Ensure that you’ve budgeted appropriately before you tackle this kind of product. Simply reproducing the meme is often not enough. Try to be as innovative and creative as possible so that the end result builds your brand. Putting a fresh spin on a meme while maintaining its original message is a big part of being successful and connecting with your target audience.

Sharing and Distribution

For meme marketing to be successful, you need to have a distribution plan that gets it in front of consumers as quickly as possible. Social media channels can be a powerful catalyst for exposure. Facebook, Pinterest and Google+ tend to work well because people can immediately see the image or video screenshot on their feeds. Meme marketing is a good fit for social media, as it can have a powerful humanizing effect on your brand.

Social bookmarking sites like Reddit, Digg, Delicious and Stumbleupon can also help memes spread quickly. Always include social share buttons around the content for maximum visibility. This also results in increased social signals, which have been shown to play a role in improving search engine rankings. In addition to pushing out content through standard channels, memes can also be submitted to various syndication sites. The content can also be repurposed and added to your blog, newsletter, and more. Invest the energy needed to get your portion of the meme out to your audience.

Let it Go Once it Cools Off

Continuing to use a meme after its popularity has waned is a bad idea. It makes your business seem like it’s out of touch with pop culture. That’s why you should understand that your content will only be relevant for a limited amount of time. Memes are continually popping up and what was hot a few months ago may have barely any relevance now. Make the most of your meme window, and be diligent about letting it go once its popularity has past.

The unending stream of memes means plenty of opportunity. There’s always something fresh out there. Although you can’t expect to maintain steady traffic and exposure from a single meme, it’s likely that a sizable number of people will return to your site and potentially make more purchases in the future. Has your business had a marketing success building off a meme? Let us know what you did in the comments below.

Jayson DeMers
Jayson DeMers is the founder & CEO of AudienceBloom, a Seattle-based content marketing & social media agency. You can contact him on LinkedIn, Google+, or Twitter.
Jayson DeMers
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  • Prasanna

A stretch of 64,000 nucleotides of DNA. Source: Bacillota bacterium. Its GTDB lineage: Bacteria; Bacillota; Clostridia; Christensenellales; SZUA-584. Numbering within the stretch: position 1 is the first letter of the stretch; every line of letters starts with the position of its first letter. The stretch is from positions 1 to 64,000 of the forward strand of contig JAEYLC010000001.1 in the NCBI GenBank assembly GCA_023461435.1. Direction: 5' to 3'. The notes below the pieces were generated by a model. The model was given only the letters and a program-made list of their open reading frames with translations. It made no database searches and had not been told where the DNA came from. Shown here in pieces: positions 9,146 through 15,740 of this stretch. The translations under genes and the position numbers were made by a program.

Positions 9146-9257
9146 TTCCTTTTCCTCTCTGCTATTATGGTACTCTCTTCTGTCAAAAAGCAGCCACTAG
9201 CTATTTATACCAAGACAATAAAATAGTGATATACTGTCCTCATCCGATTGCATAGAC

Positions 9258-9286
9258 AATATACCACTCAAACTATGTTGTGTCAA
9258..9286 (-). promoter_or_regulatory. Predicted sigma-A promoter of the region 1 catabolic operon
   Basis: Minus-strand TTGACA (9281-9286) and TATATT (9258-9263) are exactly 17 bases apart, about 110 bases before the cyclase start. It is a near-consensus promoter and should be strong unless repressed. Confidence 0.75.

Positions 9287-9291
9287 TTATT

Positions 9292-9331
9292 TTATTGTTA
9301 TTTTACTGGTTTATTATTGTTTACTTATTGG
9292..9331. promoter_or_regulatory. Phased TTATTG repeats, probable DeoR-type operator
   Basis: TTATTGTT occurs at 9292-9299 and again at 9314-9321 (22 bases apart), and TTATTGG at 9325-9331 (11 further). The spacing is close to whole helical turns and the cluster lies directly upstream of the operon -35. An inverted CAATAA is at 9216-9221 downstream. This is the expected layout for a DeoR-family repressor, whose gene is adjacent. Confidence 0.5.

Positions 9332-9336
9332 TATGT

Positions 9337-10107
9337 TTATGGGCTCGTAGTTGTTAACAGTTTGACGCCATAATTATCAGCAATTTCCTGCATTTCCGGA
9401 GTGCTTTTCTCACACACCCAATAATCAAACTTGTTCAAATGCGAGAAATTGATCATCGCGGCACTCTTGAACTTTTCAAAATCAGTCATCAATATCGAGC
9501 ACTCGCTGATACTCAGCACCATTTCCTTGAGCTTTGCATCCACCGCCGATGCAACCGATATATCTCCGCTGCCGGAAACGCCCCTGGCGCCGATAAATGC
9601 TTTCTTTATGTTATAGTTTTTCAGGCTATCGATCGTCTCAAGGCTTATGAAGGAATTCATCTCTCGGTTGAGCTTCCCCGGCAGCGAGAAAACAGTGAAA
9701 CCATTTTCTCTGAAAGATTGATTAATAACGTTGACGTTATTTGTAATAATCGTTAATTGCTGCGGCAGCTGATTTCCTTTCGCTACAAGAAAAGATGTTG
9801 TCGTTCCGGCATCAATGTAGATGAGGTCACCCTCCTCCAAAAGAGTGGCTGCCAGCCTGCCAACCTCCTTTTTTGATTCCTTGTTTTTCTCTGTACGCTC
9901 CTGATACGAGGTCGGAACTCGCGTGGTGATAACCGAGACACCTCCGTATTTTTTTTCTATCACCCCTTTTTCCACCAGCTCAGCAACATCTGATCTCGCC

Jayson, It’s a very unique idea to use Memes in the social media marketing campaign; never thought of that.

  • Mayank

    Agreed completely. Trolls and memes are so popular on social networking sites and it won’t be a bad idea to market your product. If you can put a smile on people’s face, people will definitely love you.
    Thanks for the post and keep sharing.

  • Jitendra Vaswani

    Hey Jayson Nice post , Memes are definitely enticing for audiences. I really like the ideas you presented here. We can boost boost social media marketing through memes effectively. Trolls also works sometimes on blogs.

  • Matt Coffy

    Many probably didn’t see them coming as good ingredients for Social Media Marketing. Whoever thought the widespread use of memes for plain fun can actually become a part of marketing? I take it that whatever is next in line with these memes will be of good use for businesses too.

  • Pabi Lagariya

    great post Jayson, your post always get me some new ideas for SEO and i am agree with you post, some more techniques are also useful like Typography, Drawings/illustrations, Photographs, GIF, Comic strips. which are also best like meme. Thanks for sharing nice post.

  • NJ SEO

    Memes are great for content sharing. Reddit is a popular site for memes. Just make sure you put your web address on the meme, so people can know where its coming from.

  • Justin Belmont

    This article describes very well how much potential memes have for social media marketing. Almost everyone has reposted a meme on Twitter or on Facebook, so it’s the smart companies that are prepared to tap this meme craze effectively by either inventing catchy memes or capitalizing on already popular memes. A good meme will spread like wildfire online, providing very easy and effective advertising, and making a company look up-to-date. On that note, your word of caution that businesses don’t use memes that have outlived their welcome on social media sites is a valid point. Memes can have a very short shelf-life, and jumping on the bandwagon late will irritate consumers and make the company look like it is stuck in the past, instead of looking to the future.